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Germany’s Bundestag meets for first sitting following elections

Germany's newly-elected Bundestag, the lower house of parliament, convenes for its first sitting on Tuesday after last month's election led to a reordering of the political landscape.

Germany’s newly-elected Bundestag, the lower house of parliament, convenes for its first sitting on Tuesday after last month’s election led to a reordering of the political landscape.

The body is due to hear an opening speech given by outgoing Bundestag President Wolfgang Schaeuble, the longest-serving member of parliament and a member of the centre-right Christian Democrats.

The new president and vice presidents of the Bundestag will then be elected.

Formally, the Bundestag president holds the second-highest state office in the land after the president. Traditionally, the Bundestag‘s largest parliamentary group holds this office, which is now the centre-left Social Democrats (SPD).

The SPD’s nominee, Baerbel Bas, may rest assured she will be elected as other parliamentary groups usually agree to the appointment.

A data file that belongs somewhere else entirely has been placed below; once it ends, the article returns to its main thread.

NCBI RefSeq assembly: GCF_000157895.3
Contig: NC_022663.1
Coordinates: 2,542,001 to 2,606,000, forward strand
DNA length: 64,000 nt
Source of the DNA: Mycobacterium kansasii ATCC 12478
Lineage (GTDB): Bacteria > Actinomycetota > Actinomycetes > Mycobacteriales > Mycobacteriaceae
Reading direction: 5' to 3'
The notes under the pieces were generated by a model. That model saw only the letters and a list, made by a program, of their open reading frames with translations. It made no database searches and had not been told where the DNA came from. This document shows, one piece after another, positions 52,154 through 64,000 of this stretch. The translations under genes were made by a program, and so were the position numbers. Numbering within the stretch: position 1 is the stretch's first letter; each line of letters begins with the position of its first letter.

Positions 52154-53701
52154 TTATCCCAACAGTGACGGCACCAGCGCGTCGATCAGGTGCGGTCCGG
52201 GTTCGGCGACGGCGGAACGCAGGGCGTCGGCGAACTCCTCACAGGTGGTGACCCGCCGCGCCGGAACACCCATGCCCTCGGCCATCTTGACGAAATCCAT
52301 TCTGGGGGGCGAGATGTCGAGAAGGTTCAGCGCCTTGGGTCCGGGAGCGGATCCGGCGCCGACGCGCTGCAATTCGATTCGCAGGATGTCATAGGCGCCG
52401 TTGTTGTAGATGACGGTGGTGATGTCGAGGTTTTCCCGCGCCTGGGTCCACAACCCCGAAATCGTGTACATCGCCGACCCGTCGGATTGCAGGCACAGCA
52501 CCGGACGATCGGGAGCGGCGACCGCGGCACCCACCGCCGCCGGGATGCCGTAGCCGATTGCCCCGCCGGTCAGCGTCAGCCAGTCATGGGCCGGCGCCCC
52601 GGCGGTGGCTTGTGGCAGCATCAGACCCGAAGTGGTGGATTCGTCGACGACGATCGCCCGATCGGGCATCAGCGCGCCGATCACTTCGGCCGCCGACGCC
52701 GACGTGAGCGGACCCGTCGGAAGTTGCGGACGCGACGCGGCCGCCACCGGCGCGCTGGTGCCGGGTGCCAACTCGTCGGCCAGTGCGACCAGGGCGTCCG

However, disputes may break out when it comes to the election of the vice presidents.

The far-right Alternative for Germany (AfD) has repeatedly tried to gain sufficient backing to obtain one of these posts. However, none of the AfD’s six candidates managed to win the number of votes necessary to become one of the vice presidents during the last legislative period.

This time, the AfD is proposing new lawmaker Michael Kaufmann, who has already held the post of vice president in the Thuringian state parliament.

When the new Bundestag convenes, this officially ends the government’s term of office. However, the German president has requested that Chancellor Angela Merkel and her ministers continue in office in a caretaker capacity until their successors are appointed.

German President Frank-Walter Steinmeier will attend the Bundestag session in the morning and hand over the certificates of official dismissal to Merkel and the members of the government in the afternoon.

Meanwhile the three parties hoping to form Germany’s next coalition government – the SPD, the Greens and the pro-business Free Democrats (FDP) are aiming to have a new administration in place in December.

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